Mr. Allen speaks on “60 Minutes” and defends himself against the molestation allegations.
March 18, 1993
After a seven-month inquiry by a team of child-abuse investigators at Yale-New Haven Hospital, Mr. Allen’s lawyers say he has been cleared of molesting Dylan Farrow. Ms. Farrow’s meşru team calls the confidential report “incomplete and inaccurate.” The report, which was commissioned by Connecticut law enforcement, was never officially released, but media outlets reported some of its contents.
March 19, 1993
Thecustody trial begins. Mr. Allen takes the stand and describes the disintegration of his relationship with Ms. Farrow. He testifies that Ms. Farrow threatened him in phone calls and flew into rages in front of the children after the two started falling out.
March 25, 1993
Ms. Farrow takes the stand. She goes into detail about what Dylan told her the previous summer. She says she worried that Mr. Allen had a sexual attraction to Dylan from when she was 2 years old.
March 29, 1993
Dr. Coates testifies that she told Mr. Allen she feared for his safety because of threats made by Ms. Farrow. She says that she considered Mr. Allen’s relationship with Dylan to be “inappropriately intense,” but not sexual. The next day, Ms. Farrow’s lawyer portrayed Dr. Coates as “mesmerized” by Mr. Allen.
April 27, 1993
A child psychiatrist testifies that the report from Yale-New Haven Hospital is “seriously flawed.”
May 3, 1993
A sworn statement from John M. Leventhal, the doctor who led the Yale-New Haven team, is released to the public. It theorizes that Dylan was emotionally unstable and coached by Ms. Farrow to accuse Mr. Allen. The Yale-New Haven team interviewed Dylan nine times and said she changed details throughout the interviews; Dr. Leventhal said in his statement that he had interviewed her, but Vanity Fair reported years later that he had not.
June 7, 1993
Mr. Allen loses the custody battle. Acting Justice Elliott Wilk of the State Supreme Court said Mr. Allen is “self-absorbed, untrustworthy and insensitive.” He denies Mr. Allen visitation rights with Dylan.
Sept. 24, 1993
Frank Maco, a state’s attorney in Connecticut, announces that while he has “probable cause” to prosecute Mr. Allen, he would decline to press charges to spare Dylan the trauma of a trial. Mr. Maco says he believed that Dylan had been molested.
Mr. Allen files an appeal to the custody case.
May 12, 1994
The New York State appeals court denies Mr. Allen’s appeal.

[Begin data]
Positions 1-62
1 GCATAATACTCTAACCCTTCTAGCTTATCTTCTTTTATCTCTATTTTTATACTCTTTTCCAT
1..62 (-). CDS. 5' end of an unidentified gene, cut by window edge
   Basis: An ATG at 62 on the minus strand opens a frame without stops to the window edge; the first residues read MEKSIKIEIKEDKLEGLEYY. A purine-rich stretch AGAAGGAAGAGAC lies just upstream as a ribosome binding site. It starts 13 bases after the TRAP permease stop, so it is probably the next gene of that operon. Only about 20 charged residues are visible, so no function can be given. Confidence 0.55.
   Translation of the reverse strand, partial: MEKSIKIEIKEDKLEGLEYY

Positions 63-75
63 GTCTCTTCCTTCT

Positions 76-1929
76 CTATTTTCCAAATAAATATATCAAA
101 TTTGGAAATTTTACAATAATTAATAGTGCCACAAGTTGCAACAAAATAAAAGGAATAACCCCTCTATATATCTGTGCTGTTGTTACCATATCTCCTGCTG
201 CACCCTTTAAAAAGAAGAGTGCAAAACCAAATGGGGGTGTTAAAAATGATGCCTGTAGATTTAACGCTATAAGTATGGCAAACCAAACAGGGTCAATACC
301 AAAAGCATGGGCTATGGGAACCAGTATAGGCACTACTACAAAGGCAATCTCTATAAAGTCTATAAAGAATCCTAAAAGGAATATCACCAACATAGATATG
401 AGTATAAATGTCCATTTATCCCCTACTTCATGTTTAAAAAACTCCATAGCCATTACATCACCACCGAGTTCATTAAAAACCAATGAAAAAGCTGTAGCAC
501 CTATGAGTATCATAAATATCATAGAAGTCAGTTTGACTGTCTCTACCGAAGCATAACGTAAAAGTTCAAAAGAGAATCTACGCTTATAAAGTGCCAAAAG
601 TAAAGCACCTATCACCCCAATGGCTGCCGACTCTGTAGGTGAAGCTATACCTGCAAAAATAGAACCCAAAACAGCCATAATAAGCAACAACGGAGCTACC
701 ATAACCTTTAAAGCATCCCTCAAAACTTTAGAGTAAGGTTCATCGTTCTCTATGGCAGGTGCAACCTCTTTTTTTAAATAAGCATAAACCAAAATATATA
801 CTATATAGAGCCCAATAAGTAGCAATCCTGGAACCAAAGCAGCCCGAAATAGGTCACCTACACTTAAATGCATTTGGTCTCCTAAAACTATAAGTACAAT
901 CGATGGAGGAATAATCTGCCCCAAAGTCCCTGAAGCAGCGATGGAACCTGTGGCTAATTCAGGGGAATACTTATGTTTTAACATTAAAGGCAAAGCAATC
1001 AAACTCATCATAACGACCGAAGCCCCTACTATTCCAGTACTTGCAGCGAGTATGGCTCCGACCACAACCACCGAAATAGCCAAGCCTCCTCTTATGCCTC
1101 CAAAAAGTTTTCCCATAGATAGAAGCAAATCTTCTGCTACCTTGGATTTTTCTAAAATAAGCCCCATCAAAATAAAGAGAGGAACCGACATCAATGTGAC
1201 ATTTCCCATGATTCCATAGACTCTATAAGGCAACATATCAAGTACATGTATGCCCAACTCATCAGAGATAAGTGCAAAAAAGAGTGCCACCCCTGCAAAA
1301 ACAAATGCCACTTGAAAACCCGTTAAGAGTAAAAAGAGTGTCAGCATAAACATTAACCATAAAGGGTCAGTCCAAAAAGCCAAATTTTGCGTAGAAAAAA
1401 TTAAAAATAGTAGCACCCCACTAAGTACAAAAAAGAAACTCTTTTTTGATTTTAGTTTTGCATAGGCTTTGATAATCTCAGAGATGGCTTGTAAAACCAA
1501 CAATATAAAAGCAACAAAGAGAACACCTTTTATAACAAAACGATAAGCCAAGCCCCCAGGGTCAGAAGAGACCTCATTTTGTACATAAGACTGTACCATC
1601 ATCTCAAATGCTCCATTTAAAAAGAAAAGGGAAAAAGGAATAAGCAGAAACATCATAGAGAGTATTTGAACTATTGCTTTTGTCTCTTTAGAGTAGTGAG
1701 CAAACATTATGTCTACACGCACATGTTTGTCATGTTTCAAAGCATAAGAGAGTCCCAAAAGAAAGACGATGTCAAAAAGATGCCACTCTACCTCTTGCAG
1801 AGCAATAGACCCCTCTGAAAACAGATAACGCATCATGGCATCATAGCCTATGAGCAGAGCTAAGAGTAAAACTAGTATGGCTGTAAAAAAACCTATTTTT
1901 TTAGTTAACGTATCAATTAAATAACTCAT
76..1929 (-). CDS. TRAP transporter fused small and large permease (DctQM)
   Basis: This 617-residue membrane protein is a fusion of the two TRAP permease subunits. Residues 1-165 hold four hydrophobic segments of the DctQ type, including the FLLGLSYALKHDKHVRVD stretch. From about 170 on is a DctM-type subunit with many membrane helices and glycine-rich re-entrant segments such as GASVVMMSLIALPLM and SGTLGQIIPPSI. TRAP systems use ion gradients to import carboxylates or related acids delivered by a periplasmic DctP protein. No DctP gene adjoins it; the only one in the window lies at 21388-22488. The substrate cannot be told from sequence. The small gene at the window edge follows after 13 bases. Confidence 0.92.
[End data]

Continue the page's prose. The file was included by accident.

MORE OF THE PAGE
Dec. 23, 1997
Mr. Allen marries Ms. Previn.
June 24, 2001
Mr. Allen gives a long interview to Time magazine’s Walter Isaacson recounting his relationship with Soon-Yi — “The heart wants what it wants,” he says — and again denies the allegations by Dylan and Mia Farrow.
June 17, 2012
After years of relatively little news coverage of Mr. Allen and Mia and Dylan Farrow, Ronan Farrow posts on Twitter: “Happy father’s day — or as they call it in my family, happy brother-in-law’s day.”
Dylan Farrow goes on the record for the first time in an interview with Vanity Fair. She is 28 now and describes receiving entreaties from Mr. Allen from when she was 18. She says of the alleged abuse by Mr. Allen: “There’s a lot I don’t remember, but what happened in the attic I remember. I remember what I was wearing and what I wasn’t wearing.”
Jan. 12, 2014
In response to Mr. Allen receiving a lifetime achievement award at the Golden Globes, which Diane Keaton accepted on his behalf, Ronan Farrow posts on Twitter: “Missed the Woody Allen tribute — did they put the part where a woman publicly confirmed he molested her at age 7 before or after Annie Hall?”
Feb. 1, 2014
Dylan Farrow writes an open letter recounting her story in detail, posted by the Times columnist Nicholas Kristof.
Feb. 4, 2014
After the letter, Mia Farrow posts on Twitter: “I love my daughter. I will always protect her. A lot of ugliness is going to be aimed at me. But this is not about me, it’s about her truth.”
Feb. 5, 2014
In response to Dylan’s open letter, Moses Farrow defends Mr. Allen in an interview with People Magazine, saying Mia Farrow coached the children to hate Mr. Allen. He says that Dylan was never molested and that Ms. Farrow was a bully.
Feb. 7, 2014
Mr. Allen, writing in the Opinion section of The Times, denies the allegations again.
Ms. Keaton and Alec Baldwin, two friends and stars in Allen films, defend him in the face of Dylan Farrow’s accusations. Cate Blanchett, the star of Mr. Allen’s “Blue Jasmine,” is more circumspect, saying she hopes Mr. Allen and the family “find some sort of resolution and peace.” Lena Dunham calls Dylan “courageous” and urges people to read her open letter.
May 11, 2016